Londoners, including Mayor Ken Livingstone, may be sick to death of the city’s pigeons, but Brit censors have rushed to their defense.
Helmer Emir Kusturica has been embroiled in a dispute over a two-second shot depicting a cat pouncing on a pigeon in his romance “Life Is a Miracle,” which bowed March 11 from distrib Artificial Eye.
The British Board of Film Classification says the scene contravenes the 1937 Cinematograph Films (Animals) Act, which outlaws “any scene organized or directed for the purposes of the film to involve actual cruelty to animals.”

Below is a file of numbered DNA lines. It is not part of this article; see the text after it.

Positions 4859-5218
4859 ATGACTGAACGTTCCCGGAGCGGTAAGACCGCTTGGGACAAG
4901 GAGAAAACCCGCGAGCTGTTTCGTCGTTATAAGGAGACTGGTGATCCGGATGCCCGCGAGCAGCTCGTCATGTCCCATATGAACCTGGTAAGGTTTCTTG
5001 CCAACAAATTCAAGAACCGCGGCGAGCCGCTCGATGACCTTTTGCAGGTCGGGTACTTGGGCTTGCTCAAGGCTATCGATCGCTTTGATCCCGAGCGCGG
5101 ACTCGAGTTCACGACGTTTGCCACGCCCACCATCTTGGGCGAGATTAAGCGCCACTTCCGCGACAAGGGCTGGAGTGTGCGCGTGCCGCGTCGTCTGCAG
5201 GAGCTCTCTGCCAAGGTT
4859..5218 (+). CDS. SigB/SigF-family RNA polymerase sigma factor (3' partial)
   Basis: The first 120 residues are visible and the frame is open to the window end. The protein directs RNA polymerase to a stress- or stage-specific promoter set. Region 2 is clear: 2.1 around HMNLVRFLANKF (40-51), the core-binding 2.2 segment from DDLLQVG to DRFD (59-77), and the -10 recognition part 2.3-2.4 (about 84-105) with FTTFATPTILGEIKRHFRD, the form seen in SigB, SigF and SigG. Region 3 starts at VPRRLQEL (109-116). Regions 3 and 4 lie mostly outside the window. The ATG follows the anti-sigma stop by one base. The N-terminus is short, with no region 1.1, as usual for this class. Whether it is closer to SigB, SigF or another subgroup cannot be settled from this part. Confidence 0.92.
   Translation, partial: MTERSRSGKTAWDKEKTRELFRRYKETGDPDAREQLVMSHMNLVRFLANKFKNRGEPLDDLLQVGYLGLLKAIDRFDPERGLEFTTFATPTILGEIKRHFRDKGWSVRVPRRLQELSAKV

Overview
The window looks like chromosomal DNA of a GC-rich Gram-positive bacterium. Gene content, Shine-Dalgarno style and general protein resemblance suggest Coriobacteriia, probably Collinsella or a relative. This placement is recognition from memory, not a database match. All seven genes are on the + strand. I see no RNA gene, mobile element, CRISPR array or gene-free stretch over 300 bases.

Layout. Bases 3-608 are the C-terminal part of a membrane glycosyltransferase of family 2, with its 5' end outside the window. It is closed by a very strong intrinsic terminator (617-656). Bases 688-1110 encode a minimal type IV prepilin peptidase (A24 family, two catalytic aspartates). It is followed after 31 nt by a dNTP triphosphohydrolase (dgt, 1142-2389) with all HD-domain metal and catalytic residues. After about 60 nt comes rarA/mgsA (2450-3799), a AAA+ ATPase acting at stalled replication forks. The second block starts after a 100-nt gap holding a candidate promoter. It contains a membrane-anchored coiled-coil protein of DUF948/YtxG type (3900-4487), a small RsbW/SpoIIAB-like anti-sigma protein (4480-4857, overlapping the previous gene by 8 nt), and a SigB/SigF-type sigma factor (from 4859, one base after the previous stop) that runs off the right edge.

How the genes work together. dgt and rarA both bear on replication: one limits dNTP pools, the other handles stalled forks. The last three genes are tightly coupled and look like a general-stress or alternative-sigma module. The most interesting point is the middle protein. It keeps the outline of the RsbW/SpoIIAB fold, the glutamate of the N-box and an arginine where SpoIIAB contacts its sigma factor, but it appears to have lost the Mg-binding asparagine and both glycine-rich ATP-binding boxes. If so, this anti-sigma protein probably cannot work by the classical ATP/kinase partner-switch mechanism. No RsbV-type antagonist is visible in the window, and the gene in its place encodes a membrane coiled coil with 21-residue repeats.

Speaking to the Guardian newspaper, Kusturica raged, “I am not cutting my film “What is the problem with you English? You killed millions of Indians and Africans, and yet you go nuts about the circumstances of the death of a single Serbian pigeon. I am touched you hold the lives of Serbian birds so dear, but you are crazy.”
Accusing the BBFC of “messing with my sleep,” Kusturica threatened to pull “Miracle” if the censor didn’t back down.
BBFCspokesperson Sue Clark says the director has now “provided assurances which have satisfied us.”
Rumor is Kusturica assured the BBFC the pigeon in question was, in fact, already dead when it was chosen as a prop.